Decision making: Accounting process is meant for  collection and presentation of financial data. The financial manager uses such data for financial decision making. It does not mean that financial manager never collects data and accountant never make decisions. But the primary focus of accountant is to collect and presentation while Financial manager’s responsibility to financial planning, controlling and decision making. Thus, in a sense finance begins where accounting ends.


As a academic discipline, FM has undergone significant changes over the years. So as the role of financial manager has been changed over the period of time. To understand well, it is better to study both the approaches i.e. traditional and modern approach.

Traditional Approach:

  • The term corporation finance was used in place of FM as of now. The symptoms were recorded in 1897 in the book written by Thomas Greene, further emphasized by Edward Meade in 1910. In the year 1919, Arthur Dewing by the book ‘The Financial Policy of Corporation’ dominated around three decades i.e. from 1920 to 1950 and later, it was criticized on the following grounds: the traditional approach covered the arrangement of funds from Financial Institutions and financial instruments and legal and accounting matters.
  • Outsider looking in its approach: Since this approach deals in only for raising and administering of funds, which is provided by outsiders.
  • Ignores routine financial problems like at the time of incorporation and mergers & acquisition. It also ignored non corporate enterprises.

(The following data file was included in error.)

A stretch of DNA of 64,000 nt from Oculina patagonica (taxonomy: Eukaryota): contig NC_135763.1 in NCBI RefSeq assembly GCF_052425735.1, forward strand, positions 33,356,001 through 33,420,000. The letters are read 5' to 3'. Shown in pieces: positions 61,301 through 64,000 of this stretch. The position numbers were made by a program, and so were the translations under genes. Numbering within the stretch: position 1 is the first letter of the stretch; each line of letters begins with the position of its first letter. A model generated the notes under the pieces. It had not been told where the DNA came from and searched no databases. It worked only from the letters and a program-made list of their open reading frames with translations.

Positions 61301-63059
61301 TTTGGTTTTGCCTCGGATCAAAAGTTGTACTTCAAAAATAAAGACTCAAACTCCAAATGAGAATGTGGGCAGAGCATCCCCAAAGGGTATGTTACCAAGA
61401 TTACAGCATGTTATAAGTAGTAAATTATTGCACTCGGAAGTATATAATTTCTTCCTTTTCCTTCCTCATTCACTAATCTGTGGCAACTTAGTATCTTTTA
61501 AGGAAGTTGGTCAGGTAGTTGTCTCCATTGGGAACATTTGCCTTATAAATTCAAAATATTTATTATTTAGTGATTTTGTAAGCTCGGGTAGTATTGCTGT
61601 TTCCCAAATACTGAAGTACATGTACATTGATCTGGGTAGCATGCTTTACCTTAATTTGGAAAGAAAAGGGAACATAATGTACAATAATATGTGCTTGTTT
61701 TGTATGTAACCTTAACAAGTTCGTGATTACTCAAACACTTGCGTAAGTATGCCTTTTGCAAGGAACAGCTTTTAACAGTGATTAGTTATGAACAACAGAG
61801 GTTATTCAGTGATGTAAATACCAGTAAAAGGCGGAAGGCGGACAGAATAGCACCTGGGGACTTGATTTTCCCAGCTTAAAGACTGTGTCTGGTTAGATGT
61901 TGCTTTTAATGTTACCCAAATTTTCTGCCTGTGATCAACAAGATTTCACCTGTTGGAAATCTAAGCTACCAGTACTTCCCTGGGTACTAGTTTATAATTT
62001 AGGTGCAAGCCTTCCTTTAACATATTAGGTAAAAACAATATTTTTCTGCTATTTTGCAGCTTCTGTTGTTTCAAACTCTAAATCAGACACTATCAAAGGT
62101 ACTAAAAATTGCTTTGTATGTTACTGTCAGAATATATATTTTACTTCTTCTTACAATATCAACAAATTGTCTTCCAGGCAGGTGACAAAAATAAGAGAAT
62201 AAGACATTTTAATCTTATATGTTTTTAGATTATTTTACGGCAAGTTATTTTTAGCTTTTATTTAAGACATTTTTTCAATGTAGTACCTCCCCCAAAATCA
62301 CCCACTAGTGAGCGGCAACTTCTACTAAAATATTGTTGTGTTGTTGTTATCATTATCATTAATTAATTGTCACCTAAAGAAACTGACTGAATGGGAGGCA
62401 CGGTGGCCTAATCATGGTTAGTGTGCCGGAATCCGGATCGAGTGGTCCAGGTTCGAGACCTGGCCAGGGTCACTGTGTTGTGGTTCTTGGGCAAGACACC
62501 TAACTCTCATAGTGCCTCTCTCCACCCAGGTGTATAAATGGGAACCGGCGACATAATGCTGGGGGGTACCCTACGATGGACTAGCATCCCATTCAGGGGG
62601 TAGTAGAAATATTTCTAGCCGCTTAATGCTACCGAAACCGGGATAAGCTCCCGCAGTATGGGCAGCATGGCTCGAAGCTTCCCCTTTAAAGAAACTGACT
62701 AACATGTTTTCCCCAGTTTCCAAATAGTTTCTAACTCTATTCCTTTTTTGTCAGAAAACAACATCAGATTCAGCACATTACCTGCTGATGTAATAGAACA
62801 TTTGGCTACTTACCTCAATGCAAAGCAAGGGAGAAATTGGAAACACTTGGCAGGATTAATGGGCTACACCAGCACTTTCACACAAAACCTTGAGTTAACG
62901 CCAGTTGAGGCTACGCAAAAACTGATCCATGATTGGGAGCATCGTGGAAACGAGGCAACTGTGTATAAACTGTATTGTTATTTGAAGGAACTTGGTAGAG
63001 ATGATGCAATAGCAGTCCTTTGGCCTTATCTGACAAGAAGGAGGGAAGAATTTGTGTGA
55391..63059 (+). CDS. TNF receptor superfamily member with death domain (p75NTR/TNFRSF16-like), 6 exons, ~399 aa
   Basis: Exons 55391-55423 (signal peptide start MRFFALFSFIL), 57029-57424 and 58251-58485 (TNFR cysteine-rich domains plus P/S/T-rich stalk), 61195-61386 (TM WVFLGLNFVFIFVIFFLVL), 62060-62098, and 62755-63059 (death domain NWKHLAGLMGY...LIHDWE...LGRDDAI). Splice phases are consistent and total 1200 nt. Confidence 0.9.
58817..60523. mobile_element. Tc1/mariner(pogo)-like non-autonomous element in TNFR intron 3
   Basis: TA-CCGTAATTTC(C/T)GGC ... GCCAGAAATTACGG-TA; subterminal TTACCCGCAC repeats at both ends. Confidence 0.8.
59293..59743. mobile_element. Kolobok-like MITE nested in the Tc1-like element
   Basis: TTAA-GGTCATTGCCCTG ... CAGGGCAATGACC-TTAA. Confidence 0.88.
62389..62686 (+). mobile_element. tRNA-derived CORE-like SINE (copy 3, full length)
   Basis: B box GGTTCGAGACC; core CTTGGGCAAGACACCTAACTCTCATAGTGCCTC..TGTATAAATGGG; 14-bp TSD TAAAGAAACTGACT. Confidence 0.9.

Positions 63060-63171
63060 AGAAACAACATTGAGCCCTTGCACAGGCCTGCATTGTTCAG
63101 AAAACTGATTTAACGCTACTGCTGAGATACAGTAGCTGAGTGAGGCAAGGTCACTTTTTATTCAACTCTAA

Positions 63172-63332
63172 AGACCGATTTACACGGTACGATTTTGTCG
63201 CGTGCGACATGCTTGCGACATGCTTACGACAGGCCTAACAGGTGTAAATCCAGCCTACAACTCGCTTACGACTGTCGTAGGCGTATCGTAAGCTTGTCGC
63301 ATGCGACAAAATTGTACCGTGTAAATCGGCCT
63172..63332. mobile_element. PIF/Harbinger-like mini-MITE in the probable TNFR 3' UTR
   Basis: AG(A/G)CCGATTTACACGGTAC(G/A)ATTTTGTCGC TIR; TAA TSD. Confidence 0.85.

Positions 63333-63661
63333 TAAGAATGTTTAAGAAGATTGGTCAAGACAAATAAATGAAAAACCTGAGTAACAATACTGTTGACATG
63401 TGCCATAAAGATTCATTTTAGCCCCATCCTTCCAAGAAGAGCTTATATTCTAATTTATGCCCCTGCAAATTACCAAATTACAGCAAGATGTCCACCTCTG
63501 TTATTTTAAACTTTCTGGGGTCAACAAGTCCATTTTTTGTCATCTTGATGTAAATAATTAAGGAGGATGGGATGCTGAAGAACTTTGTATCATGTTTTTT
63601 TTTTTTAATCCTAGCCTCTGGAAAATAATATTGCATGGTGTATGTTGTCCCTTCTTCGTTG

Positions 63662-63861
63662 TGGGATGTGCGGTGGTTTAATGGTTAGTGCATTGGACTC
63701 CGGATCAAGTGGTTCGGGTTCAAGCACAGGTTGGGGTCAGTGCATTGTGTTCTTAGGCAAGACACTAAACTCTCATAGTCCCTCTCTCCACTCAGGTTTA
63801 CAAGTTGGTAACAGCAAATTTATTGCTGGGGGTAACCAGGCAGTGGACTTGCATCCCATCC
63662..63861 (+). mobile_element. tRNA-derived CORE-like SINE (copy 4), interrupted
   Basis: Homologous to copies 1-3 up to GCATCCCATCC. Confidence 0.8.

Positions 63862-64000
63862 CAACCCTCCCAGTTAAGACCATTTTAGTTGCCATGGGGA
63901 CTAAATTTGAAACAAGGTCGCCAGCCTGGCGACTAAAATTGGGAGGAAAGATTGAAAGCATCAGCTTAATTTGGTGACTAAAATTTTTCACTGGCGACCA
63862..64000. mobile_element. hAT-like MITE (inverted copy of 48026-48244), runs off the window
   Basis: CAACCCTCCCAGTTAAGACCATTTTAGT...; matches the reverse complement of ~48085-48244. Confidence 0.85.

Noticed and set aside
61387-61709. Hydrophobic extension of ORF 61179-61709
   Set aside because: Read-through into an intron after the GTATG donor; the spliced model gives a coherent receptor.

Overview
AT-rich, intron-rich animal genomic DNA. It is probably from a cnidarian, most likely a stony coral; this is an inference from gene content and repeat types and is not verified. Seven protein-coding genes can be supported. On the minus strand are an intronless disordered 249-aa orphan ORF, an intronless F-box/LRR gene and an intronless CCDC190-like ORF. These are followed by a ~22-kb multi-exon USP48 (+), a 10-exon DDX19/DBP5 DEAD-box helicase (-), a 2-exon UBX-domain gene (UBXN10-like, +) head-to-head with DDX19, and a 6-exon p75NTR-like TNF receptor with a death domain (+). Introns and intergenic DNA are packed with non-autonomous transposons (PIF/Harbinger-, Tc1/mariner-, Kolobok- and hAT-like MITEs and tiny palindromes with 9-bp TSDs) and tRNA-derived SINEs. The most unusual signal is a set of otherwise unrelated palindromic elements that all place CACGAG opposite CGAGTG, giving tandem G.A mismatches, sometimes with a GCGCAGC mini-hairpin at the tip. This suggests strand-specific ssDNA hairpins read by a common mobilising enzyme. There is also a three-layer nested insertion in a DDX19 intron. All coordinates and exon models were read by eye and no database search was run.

• Ignored working capital financing needs and the no emphasize on allocation of funds was given. This approach confined to only raising of funds and did not pay any attention on allocation of funds.

Modern Approach

  • In the mid of 1950, the traditional approach outlived its utility due to changed business environment, new technology and enhanced global business. The introduction of computers in 1960 made the decision of financial manager easy and efficient. All these factors put pressure on the financial manager to think and make optimum use of financial resources. The introduction of techniques of capital budgeting increased the scope of FM and led to allocation of funds. During the 1960 to 1980 many pricing, valuation models and investment portfolio theories were developed. In the 1980’s inflation rose sharply and interest rates went up so high, so raising loan on efficient terms and utilising the funds wisely became the art of the time. The arranging and using the funds became equally important. This enhanced the scope of FM.
  • Thus the modern approach is an analytical way of looking at the financial problems of a firm. It includes the following:
  • What is the total volume of funds a firm should commit?
  • What specific assets should an enterprise acquire?
  • How the funds required should be financed?
  • So under the scope of FM, there are three major decisions of financing decision, investment decision and dividend decision.

Liquidity V/S Profitability

This is very common problem in front of financial manager, he has to strike a balance between the two. First of all here liquidity means that firm has sufficient funds/ adequate cash to meet its current liabilities, unexpected large purchases and meet emergencies.

On the other hand profitability means that the funds of firm are to be so used as to yield the highest return. These two terms are closely related in a inverse manner, when one increases the other decreases. For e.g. stocking higher inventory keeping in anticipation that prices of RM will increase the profitability but decrease the liquidity. Same way by following a liberal credit policy sales and profitability will increase but liquidity will suffer. There is positive relationship between risk and return, so he has to choose between risk and return. Trade off between risk and return is done to maximise the wealth of the shareholders.